A classic instance of the former was the Scottish parliament voting itself out of existence in 1707—the members were bribed by Westminster. Comparable was abolition of the Queensland upper house in 1922 and the NZ upper house in 1950. In those cases a large number of members were suddenly appointed by the respective premiers to the house as a “suicide squad” and they voted to abolish it—as they were paid to do. (It may seem they relinquished power they did not have but when Premier Jack Lang tried the same tactic in NSW, the supposed suicide squad reneged and sat on as members of parliament.)

    For cases of ceding power as a least-worst option we have the transformation of Australian upper houses to proportional representation (Senate 1949, NSW 1978, SA 1963, WA 1987, Vic 2003). In each case the politicians of the major parties changed the constitution to allow minor parties to hold the balance of power. So the institution became, as you put it, more inclusive. By extension this ceded power to the voters since they became more accurately represented. As such, the changes were increments in democracy.

    In each of those cases the upper house voted to change the 50 to 150 year-old system, so that Democrats or Greens or Shooters would be able to win seats. Why? Because the alternative was worse. The alternative, in all cases, was that their political opponents might win great power in the future.

    But if Party A had an opportunity to change the system to prevent Party B from getting power, why did it not take it for itself? Why cede it to as yet unrepresented, almost non-existent minor parties? Because they had no choice. Because the only way they could take the power was if they didn’t keep it.

    WA 1987 illustrates the idea. Labor and the Nationals together could out-vote the Liberals to change the constitution to introduce PR and thereby prevent (probably) the Liberals from ever getting a future majority. Of course, the Nationals were not going to permit Labor to get a future majority. The Nationals reckoned they could set themselves up for the balance of power if there was a PR system. Labor accepted that.

    I think that is the general rule: the members are either paid to relinquish power or they do it in circumstances where it is their least-worst option. (Note that in none of these cases was there any public crisis or significant public activism and for the most part the public took no interest whatever.)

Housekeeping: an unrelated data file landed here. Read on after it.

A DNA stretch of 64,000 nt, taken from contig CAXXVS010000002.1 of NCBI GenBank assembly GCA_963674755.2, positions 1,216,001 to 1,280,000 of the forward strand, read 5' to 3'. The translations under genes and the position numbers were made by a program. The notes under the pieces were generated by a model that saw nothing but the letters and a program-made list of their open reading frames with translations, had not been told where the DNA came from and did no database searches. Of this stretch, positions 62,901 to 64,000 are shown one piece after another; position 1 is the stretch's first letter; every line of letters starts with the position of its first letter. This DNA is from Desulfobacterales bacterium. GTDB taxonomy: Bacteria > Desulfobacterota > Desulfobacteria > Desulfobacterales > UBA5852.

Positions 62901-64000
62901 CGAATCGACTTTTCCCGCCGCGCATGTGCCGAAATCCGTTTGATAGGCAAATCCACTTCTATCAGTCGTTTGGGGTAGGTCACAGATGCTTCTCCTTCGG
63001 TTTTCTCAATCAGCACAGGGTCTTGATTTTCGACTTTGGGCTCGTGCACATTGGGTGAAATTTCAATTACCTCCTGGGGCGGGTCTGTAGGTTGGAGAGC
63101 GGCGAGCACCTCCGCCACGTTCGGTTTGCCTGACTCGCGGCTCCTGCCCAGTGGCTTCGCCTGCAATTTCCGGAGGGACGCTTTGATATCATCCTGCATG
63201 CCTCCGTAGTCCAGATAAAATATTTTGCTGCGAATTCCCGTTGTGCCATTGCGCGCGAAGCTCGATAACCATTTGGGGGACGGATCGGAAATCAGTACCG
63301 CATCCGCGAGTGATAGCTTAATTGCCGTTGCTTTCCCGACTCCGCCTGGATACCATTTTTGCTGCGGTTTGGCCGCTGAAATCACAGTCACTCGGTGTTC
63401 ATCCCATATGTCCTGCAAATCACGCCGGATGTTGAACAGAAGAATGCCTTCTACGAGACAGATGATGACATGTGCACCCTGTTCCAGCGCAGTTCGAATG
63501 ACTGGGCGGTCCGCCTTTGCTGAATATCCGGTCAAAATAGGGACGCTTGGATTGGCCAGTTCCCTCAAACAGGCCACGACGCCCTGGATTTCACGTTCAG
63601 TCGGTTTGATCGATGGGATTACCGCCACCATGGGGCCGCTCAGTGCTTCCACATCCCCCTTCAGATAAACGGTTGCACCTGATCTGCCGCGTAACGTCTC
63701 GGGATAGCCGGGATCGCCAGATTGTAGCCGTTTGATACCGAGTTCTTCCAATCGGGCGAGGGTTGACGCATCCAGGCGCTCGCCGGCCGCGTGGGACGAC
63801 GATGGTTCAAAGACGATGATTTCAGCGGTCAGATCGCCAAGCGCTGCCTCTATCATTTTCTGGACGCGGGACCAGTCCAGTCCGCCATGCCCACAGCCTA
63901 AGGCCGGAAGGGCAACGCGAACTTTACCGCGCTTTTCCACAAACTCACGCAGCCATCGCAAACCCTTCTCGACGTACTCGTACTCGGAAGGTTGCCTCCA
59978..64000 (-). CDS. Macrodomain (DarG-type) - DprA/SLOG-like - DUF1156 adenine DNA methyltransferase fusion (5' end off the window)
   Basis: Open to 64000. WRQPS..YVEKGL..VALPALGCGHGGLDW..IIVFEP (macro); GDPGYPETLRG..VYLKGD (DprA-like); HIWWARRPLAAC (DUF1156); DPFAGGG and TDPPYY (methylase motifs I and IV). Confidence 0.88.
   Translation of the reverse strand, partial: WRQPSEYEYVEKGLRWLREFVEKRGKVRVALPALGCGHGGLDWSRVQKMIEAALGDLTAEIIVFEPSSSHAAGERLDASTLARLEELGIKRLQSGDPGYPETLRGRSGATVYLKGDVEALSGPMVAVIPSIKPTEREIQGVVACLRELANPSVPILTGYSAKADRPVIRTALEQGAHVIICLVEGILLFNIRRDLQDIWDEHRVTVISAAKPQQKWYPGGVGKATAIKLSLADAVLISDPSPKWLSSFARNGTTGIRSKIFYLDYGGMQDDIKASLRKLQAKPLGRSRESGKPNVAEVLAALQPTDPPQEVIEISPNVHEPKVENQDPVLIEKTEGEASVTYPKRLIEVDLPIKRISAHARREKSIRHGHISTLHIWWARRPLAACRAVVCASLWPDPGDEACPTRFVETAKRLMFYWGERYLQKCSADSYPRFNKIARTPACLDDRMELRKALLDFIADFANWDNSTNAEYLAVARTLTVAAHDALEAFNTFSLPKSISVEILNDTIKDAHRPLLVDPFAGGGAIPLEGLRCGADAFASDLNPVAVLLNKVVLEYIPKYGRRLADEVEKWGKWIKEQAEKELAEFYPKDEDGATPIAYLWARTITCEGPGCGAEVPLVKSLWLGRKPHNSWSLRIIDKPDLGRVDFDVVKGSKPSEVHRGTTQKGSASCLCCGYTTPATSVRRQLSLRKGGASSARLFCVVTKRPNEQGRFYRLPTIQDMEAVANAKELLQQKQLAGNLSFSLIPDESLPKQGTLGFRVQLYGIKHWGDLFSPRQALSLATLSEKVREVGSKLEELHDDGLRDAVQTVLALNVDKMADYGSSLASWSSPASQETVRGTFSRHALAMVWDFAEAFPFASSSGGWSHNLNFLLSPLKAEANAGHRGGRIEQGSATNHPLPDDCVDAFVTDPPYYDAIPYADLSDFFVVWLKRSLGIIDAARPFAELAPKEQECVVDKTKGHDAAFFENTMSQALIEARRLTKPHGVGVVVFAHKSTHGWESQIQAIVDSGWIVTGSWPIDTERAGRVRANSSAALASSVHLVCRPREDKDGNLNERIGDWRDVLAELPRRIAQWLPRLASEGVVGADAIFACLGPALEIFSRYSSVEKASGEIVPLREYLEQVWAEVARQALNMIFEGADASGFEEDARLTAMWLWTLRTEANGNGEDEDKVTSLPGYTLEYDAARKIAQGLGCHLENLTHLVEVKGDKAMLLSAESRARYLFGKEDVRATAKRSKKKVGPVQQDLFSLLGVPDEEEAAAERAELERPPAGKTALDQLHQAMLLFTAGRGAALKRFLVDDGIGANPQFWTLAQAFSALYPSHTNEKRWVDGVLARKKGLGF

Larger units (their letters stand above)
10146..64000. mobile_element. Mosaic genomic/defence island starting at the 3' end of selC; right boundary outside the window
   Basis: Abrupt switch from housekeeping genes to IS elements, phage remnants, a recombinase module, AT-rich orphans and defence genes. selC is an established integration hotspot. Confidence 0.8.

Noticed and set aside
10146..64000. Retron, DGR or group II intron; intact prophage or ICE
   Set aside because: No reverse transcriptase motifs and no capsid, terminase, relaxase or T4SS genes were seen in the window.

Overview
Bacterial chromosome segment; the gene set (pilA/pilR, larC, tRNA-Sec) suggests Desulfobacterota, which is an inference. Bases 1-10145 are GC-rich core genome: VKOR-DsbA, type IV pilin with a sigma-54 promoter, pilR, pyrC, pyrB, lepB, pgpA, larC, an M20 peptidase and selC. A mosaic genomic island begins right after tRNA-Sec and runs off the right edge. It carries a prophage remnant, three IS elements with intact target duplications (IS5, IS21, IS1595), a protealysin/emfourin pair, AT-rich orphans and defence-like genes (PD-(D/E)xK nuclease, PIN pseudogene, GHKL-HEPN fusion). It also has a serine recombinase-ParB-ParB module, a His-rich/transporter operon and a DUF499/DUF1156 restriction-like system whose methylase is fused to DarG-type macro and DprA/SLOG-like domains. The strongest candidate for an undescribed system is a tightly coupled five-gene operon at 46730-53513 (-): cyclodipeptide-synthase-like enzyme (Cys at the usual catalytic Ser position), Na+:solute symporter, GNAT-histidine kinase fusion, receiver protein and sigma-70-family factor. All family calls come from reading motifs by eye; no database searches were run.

In the Pacific, parties are weak so there is little fear of domination by an opposing party. That would mean reform will require an appeal to members’ pockets.

    It is very important. The political design in the Solomons, Vanuatu and PNG has never been known to work. Australia permitted that model to be installed. There was no precedent for it in the colonial design of the Australian and NZ parliaments and there were (and are) no successful precedents for it anywhere. There are several catastrophic failures. If Australia doesn’t rectify it, RAMSI will be for nought and PNG will continue its decline into chaos. See the discussion here.

  • Hi Steve,

    I would add another question which is that of ‘why’? Why is this development path being pursued rather than another one, why is this ‘solution’ better for our country or community? The ‘why’ of change is often hard to articulate and communicate but I can’t help feeling that a shared understanding around ‘why’ is a prerequisite for buy-in whether political or otherwise and needs to underpin any meaningful attempt at implementation.

    Tess

    • Hi Tess,

      I fully agree. I would argue that the country or community that is likely to be impacted by any development path or change participate in taking the decisions on that path. The subsequent development should also be fully transparent and accounted for so that the impacted community can make sure it stays on path. The same argument underpins participatory budgeting. And it works! I will talk about this some more and give examples in my final blog.

      Steve